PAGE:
We do not agree that this article was defamatory as to appellee. The statement that Ray was fired and that appellee "departed by a similar route" means nothing more than that appellee had been fired as head teacher by the same school board a year earlier. We have held that this assertion is not defamatory in itself, and there is nothing in the article about Ray's trouble with the school board which would lead the reader of the article to understand the last sentence, which is the only part of the article referring to appellee, in a defamatory sense. We do not agree that the article has a connotation which would tend to discredit appellee or injure her reputation. Ray was fired, as the article indicates, because he had violated a law by inserting political propaganda in the school paper. To say, at the end of the article, that Ray was not the first teacher to be fired and that appellee had been fired also a year earlier is not even to remotely suggest that appellee was guilty of the same kind of alleged misconduct as Ray was accused of. Here the 1958 publication dealt with appellee only to say that she had been fired, or discharged, as head teacher of the North Pole school in October 1957. There was nothing defamatory in this.

Appellant also contends that the trial judge erred in finding that appellee was not a "public official" under the rule of New York Times Company v. Sullivan,[18] in finding that appellant had acted with actual malice in making the two publications complained of, and in assessing damages for loss of income without any evidentiary basis. We find it unnecessary to pass on these points, in view of our decision that the trial court erred in deciding that appellee was entitled to recover damages for defamation.

The judgment is reversed and the case remanded with directions to enter judgment for appellant.

NOTES

[1] Fairbanks Publishing Co. v. Pitka, 376 P.2d 190 (Alaska 1962).

[2] The letter reads: October 18, 1957

Dear Mrs. Pitka:

This is to inform you that the motion was made by Mrs. Nellie Miller and seconded by Mrs. Cunningham at the School Board special meeting held on October 18, 1957, to relieve you of your duties as head teacher and teacher as of October 18, 1957. The reason for the above action is that the School Board feels that you are a detriment to the welfare of the school, and you have already turned in your resignation dated October 7, 1957.

Enclosed is your check covering 14 working days up to and including October 18th.

Signed: Lowell P. Jenkins, President. Cecelia Davis, Clerk.

[3] The letter reads as follows: October 20, 1957

Dear Mrs. Pitka:

This letter is to be hand delivered to you as per the minutes of a special meeting of the North Pole School Board on October 20, 1957, to inform you the the (sic) School Board is again advising you that we do not want you to enter in or on the school property and, if you do so, that, we will sign a complaint with the law enforcing agencies to restrict you from doing so.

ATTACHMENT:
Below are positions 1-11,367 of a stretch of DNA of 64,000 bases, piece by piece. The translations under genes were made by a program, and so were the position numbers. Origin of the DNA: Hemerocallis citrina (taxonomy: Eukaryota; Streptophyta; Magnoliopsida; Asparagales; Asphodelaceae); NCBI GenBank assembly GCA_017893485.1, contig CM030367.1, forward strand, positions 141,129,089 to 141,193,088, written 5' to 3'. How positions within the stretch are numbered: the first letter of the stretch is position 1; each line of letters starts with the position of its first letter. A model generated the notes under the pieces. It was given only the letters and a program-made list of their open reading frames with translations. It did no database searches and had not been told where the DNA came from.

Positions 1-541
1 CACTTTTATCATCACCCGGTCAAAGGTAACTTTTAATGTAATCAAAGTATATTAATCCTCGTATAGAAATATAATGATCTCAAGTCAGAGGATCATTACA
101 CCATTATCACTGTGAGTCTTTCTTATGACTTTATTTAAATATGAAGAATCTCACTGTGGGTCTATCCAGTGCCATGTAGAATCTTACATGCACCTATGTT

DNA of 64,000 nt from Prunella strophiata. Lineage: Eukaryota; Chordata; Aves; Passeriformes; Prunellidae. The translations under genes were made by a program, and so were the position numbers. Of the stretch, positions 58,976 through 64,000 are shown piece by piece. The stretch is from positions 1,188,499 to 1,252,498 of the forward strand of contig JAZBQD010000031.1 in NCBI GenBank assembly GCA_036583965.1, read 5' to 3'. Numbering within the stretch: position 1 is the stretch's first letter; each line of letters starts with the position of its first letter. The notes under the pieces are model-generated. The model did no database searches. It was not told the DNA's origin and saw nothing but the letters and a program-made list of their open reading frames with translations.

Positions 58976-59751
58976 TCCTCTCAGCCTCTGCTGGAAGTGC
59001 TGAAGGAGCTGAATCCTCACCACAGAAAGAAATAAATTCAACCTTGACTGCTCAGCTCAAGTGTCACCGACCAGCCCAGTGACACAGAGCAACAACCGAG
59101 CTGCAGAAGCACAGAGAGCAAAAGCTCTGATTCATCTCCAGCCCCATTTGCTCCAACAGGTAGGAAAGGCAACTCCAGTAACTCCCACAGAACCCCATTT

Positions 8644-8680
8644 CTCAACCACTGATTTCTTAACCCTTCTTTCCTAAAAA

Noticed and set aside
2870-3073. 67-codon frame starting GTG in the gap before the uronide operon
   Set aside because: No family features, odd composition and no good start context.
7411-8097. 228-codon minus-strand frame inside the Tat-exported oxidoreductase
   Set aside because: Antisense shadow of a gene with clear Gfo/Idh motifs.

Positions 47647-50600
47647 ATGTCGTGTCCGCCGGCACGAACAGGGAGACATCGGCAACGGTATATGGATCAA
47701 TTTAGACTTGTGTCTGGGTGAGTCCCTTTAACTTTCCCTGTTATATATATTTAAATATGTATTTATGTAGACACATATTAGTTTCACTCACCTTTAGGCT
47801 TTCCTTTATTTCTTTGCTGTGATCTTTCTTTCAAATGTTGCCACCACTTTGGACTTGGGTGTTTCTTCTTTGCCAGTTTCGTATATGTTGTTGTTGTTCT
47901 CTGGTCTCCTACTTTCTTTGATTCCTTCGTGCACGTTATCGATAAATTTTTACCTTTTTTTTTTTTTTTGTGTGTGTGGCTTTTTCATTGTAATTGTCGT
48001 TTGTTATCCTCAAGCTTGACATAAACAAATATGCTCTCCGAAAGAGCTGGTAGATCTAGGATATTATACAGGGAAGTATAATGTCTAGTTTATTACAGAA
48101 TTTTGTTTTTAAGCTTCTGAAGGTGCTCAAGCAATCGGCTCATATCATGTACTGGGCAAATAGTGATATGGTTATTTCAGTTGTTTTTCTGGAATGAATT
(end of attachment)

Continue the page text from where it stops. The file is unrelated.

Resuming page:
This letter is authorization from the North Pole School Board for Lowell P. Jenkins to handle this case as the N.P. School Board authorized agent.

Signed: Lowell P. Jenkins, Pres. Cecelia Davis, Clerk.

[4] The general code of the City of North Pole makes it unlawful to "create a disturbance in a public place" and to "make any breach of the peace". These prohibited actions are included under the general category of "Disorderly Conduct".

[5] Appellee was released at that time and a hearing was held by the magistrate on October 25. The magistrate advised her not to return to the school, and she agreed. She was then acquitted of the charge.

[6] Appellee also relied upon another publication, made one year later, as being defamatory. This will be discussed later in the opinion.

[7] Fairbanks Publishing Co. v. Pitka, 376 P.2d 190, 194 (Alaska 1962).

[8] Civ.R. 52(a) provides in part:

Findings of fact shall not be set aside unless clearly erroneous, and due regard shall be given to the opportunity of the trial court to judge of the credibility of the witnesses.

[9] Kenai Power Corp. v. Strandberg, 415 P.2d 659, 660 (Alaska 1966); In re Duvall, 103 F.2d 653, 655 (7th Cir.1939).

[10] Perkins v. Willacy, 431 P.2d 141, 142 (Alaska 1967); Ogden v. State, 395 P.2d 371 (Alaska 1964); Preferred Gen. Agency of Alaska v. Raffetto, 391 P.2d 951, 953 (Alaska 1964); Steward v. City of Anchorage, 391 P.2d 730, 731 (Alaska 1964); Link v. Patrick, 367 P.2d 157, 159 (Alaska 1961).

[11] Shumaker v. Groboski Industries, Inc., 352 F.2d 837, 840 (7th Cir.1965); Mid-Continent Cas. Co. v. Everett, 340 F.2d 65, 70 (10th Cir.1965); Carter Oil Co. v. McQuigg, 112 F.2d 275, 279 (7th Cir.1940). See Pepsi Cola Bottling Co. v. New Hampshire Ins. Co., 407 P.2d 1009, 1014 (Alaska 1965).

[12] Fairbanks Publishing Co. v. Pitka, 376 P.2d 190, 193 (Alaska 1962).

[13] See note 4 supra.

[14] Restatement of Torts ยง 582, comment e, at 218 (1938). See also Yankwich, It's Libel or Contempt if You Print It, 362-67 (1950); Hearne v. De Young, 119 Cal. 670, 52 P. 150, 151-152, 499 (1898).

[15] See our discussion of this point in Fairbanks Publishing Co. v. Pitka, 376 P.2d 190, 193 (Alaska 1962).

[16] Id. at 195.

[17] Id.

[18] 376 U.S. 254, 84 S. Ct. 710, 11 L. Ed. 2d 686 (1964). In this case the United States Supreme Court held that the first amendment to the Federal Constitution required a Federal rule that prohibits a public official from recovering damages for a defamatory falsehood relating to his official conduct, unless he proves that the statement was made with "actual malice" that is, with knowledge that it was false or with reckless disregard of whether it was false or not.